Employment Contract

February 26th, 2018

Case C-518/15, Ville de Nivelles v Matzak, in which the ECJ gave Judgment on 21 February 2018, concerned the employment contract between the Town of Nivelles in Belgium and Mr Matzak, a volunteer firefighter for the Town.  The issue related to stand-by times and remuneration.  During periods of stand-by duty, every member of the volunteer fire service serving in the Nivelles fire station must remain at all times within a distance of the fire station such that the period necessary to reach it when traffic is running normally does not exceed a maximum of 8 minutes, and be particularly vigilant so as to remain within range of various technical means used to call staff and to leave immediately, by the most appropriate means, when staff on stand-by duty are called.

This involved the concepts of “working time” and “rest periods” in the Working Time Directive.

The ECJ observed that the Directive seeks to ensure, in its field of application, a minimum protection applicable to all workers of the EU. For that purpose, and in order to ensure that the Directive is fully effective, the definitions provided for in Article 2 thereof may not be interpreted differently according to the law of Member States, but have an autonomous meaning specific to EU law as regards the concept of “worker”; and that Member States are not entitled to alter the definition of “working time”, within the meaning of Article 2, albeit that Member States are free to adopt in their national legislation provisions providing for periods of “working time” and “rest periods” which are more favourable to “workers” than those laid down in the Directive.  They may not, however, maintain a less restrictive definition in the concept of “working time”.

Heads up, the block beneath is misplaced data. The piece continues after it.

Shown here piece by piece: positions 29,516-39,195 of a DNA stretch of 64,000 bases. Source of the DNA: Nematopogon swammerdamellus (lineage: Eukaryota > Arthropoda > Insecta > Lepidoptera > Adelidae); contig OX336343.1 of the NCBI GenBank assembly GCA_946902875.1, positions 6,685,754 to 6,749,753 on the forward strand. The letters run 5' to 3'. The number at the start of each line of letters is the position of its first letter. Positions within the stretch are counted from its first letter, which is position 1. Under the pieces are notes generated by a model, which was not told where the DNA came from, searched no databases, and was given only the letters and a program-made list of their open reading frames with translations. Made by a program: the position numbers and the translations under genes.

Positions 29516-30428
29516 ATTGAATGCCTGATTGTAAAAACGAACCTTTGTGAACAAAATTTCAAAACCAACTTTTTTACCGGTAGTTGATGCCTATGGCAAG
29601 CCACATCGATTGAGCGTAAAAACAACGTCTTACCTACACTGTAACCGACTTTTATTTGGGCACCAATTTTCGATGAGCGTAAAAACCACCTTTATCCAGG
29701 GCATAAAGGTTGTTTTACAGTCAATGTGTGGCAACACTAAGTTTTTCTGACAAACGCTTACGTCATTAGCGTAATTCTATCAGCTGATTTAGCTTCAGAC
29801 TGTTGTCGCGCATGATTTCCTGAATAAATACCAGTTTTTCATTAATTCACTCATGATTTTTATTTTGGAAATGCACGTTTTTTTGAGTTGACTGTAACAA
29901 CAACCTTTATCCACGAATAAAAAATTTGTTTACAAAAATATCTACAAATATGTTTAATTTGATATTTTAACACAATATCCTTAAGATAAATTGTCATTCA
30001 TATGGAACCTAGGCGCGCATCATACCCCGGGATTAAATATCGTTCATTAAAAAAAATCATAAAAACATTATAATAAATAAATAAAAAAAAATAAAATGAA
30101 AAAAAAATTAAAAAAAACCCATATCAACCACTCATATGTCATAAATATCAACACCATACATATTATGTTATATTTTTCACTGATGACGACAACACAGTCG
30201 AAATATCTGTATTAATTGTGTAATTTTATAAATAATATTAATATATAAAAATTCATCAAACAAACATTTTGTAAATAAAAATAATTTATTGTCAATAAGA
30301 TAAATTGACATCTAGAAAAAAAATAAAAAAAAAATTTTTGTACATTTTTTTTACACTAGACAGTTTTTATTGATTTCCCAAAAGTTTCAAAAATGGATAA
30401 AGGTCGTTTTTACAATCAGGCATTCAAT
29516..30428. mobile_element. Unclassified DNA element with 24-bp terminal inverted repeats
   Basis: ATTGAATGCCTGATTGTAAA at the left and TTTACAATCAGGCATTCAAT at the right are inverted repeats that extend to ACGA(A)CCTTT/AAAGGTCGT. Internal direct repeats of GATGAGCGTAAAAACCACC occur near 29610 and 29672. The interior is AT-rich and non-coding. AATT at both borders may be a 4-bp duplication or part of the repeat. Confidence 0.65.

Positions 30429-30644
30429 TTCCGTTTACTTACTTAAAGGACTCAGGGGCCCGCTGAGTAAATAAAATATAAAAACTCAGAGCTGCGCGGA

The ECJ further observed that, although Member States are entitled to determine the remuneration of workers falling within the field of application of the Directive, according to the definition of “working time” and “rest period” in Article 2 of the Directive, they are not obliged to do so. They may lay down in their national law that the remuneration of a worker in “working time” differs from that of a worker in a “rest period”, and even to the point of not granting any remuneration during the latter type of period.

Member States are not required to determine the remuneration of periods of stand-by time according to the classification of those periods as “working time” or “rest period”.

This led to the crucial question, whether Article 2 must be interpreted as not meaning that stand-by time which a worker spends at home, but with the duty to respond to calls from the employer within 8 minutes, must be regarded as “working time”, having regard to the fact that the requirement “very significantly restricts” the opportunities to have other activities, and having regard to the position that the concepts of “working time” and “rest periods” are mutually exclusive, and the stand-by time spent by a worker in the course of his activities carried out for his employer must be classified either as “working time” or as “rest period”.

The ECJ continued:-

“56     … the intensity of the work by the employee and his output are not among the characteristic elements of the concept of ‘working time’, within the meaning of Article 2 …

57      It has also been held that the physical presence and availability of the worker at the place of work during the stand-by period with a view to providing his professional services must be regarded as carrying out his duties, even if the activity actually performed varies according to the circumstances …